Signs coming down as borough steps up enforcement
NAUGATUCK — For a year, large “Verizon Wireless” flags flew over Route 63 outside The Cellular Connection at 1007 New Haven Road. A-frame signs had flanked the busy street since the store opened two years ago.
About a month ago, Zoning Enforcement Officer Steve Macary told manager Phil Ribeiro the flags had to come down and the A-frames had to be pulled away from the road.
Macary said he has notified more than 20 borough businesses since December that their signs violate borough regulations, usually due to their size, placement or distracting qualities. Business zones such as New Haven Road that were once cluttered with signs and advertisements now look markedly emptier — and, borough officials say, nicer.
“A lot of people are really starting to work with us on it, which is good,” Macary said. “They’re seeing the area’s being cleaned up.”
Frequently violated prohibitions include signs that flash, free-standing signs larger than 120 square feet and signs on borough property. As the Zoning Commission works on updating the regulations, they have directed Macary to step up enforcement of the rules that are currently on the books.
Prospect and Watertown have also recently cracked down on illegal signs.
Of the 22 businesses Macary has sent warnings to, 15 have complied, and he said he expects the rest to follow suit. He gives businesses 30 days from the date of the warning letter to comply before instituting a fine of $150 a day. So far, Macary said, he has not had to fine anyone.
“A lot of other surrounding towns are doing it, so they know,” Macary said.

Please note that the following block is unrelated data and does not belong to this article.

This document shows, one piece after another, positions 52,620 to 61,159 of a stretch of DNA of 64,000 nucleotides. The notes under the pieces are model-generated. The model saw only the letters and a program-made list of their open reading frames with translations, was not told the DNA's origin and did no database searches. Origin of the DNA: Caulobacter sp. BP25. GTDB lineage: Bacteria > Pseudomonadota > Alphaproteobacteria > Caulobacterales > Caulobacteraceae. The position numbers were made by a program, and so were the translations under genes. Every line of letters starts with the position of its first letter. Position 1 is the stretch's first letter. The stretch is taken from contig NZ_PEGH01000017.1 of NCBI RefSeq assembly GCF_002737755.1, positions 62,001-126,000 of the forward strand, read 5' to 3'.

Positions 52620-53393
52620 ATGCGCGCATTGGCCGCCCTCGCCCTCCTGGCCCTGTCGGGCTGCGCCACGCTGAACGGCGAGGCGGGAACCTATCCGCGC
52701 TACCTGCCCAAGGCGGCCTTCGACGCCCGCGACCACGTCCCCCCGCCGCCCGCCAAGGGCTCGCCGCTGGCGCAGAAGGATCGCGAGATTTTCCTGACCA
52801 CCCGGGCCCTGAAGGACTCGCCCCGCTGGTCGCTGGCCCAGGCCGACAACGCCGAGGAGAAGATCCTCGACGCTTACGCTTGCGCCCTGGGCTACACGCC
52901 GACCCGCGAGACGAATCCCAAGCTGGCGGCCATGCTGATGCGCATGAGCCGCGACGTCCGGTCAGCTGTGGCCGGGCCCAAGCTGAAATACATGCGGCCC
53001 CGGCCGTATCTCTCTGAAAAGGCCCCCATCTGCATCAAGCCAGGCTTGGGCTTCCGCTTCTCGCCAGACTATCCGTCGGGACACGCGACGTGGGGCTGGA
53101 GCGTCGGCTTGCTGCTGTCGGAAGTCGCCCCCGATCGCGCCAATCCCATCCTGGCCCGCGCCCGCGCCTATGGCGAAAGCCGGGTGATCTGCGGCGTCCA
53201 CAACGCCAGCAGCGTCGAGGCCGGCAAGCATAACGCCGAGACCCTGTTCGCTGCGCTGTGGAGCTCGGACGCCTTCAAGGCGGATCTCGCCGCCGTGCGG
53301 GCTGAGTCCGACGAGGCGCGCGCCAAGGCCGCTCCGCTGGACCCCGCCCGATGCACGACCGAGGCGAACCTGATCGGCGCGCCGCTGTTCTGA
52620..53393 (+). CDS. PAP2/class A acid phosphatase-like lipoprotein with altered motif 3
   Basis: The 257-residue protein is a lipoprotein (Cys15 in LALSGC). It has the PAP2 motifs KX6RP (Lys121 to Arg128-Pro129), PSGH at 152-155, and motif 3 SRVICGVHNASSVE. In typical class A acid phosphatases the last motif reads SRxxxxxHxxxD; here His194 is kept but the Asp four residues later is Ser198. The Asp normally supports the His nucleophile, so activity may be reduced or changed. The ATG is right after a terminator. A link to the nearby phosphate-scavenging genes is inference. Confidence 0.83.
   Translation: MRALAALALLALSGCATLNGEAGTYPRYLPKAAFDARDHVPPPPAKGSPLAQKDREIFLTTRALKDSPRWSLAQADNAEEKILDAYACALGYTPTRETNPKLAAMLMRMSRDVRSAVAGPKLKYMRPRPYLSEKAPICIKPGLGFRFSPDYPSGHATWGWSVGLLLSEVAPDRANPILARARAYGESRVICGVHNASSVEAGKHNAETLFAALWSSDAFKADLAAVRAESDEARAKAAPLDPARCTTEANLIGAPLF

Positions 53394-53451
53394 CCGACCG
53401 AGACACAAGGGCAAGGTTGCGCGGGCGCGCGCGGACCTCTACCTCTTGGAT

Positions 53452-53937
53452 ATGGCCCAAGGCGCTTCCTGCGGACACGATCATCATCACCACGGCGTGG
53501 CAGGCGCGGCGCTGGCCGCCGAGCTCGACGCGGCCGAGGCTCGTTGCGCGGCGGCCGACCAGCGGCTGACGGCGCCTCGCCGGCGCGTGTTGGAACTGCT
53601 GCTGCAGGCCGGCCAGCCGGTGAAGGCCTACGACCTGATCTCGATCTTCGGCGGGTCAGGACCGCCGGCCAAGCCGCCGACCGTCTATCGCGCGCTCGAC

Some business owners and managers in the borough said they complied reluctantly because they felt they had no choice.
“Every other town has it,” said Ribeiro of the flags and A-frame signs outside his store. “It’s just Naugatuck that doesn’t allow it. Our Waterbury store, you could have anything there.”
Macary expressed concern that the flags and signs could fall into the road, but that never happened, even during hurricanes, Ribeiro said. The flags also drew business into the store, which is set back from the road, Ribeiro said.
“People always say they see the flags,” Ribeiro said.
The four flags cost $250 each and will probably be sent to another store, Ribeiro said.
Some pizzerias and other restaurants in town disabled their flashing electronic signs after being warned by Macary. The sign outside Mario’s Pizzeria on Cherry Street is now static, reading “Open,” and A-1 Pizza on Rubber Avenue turned its sign off.
Alex Yilmaz, manager of A-1 Pizza, said last month he wanted to keep his sign, which cost $1,200 and drew attention to the business. Yilmaz also said he would meet with Macary and follow the borough’s rules.
The businesses in violation bought their signs, often online, without realizing they needed a permit from the zoning office first, Macary said. The commission is making sure to tell every business owner seeking approval of a new site plan or renovations that they must get their signs approved as well, Macary said.
Macary continues to send out notices as he sees violations, and said he invites business owners to come talk to him if they have questions. A few already have, but they were polite and ultimately cooperative, Macary said.
“They invested money in their signs and they have to take them down,” Macary said. “They weren’t, per se, mad. They were just curious as why everyone else has them.”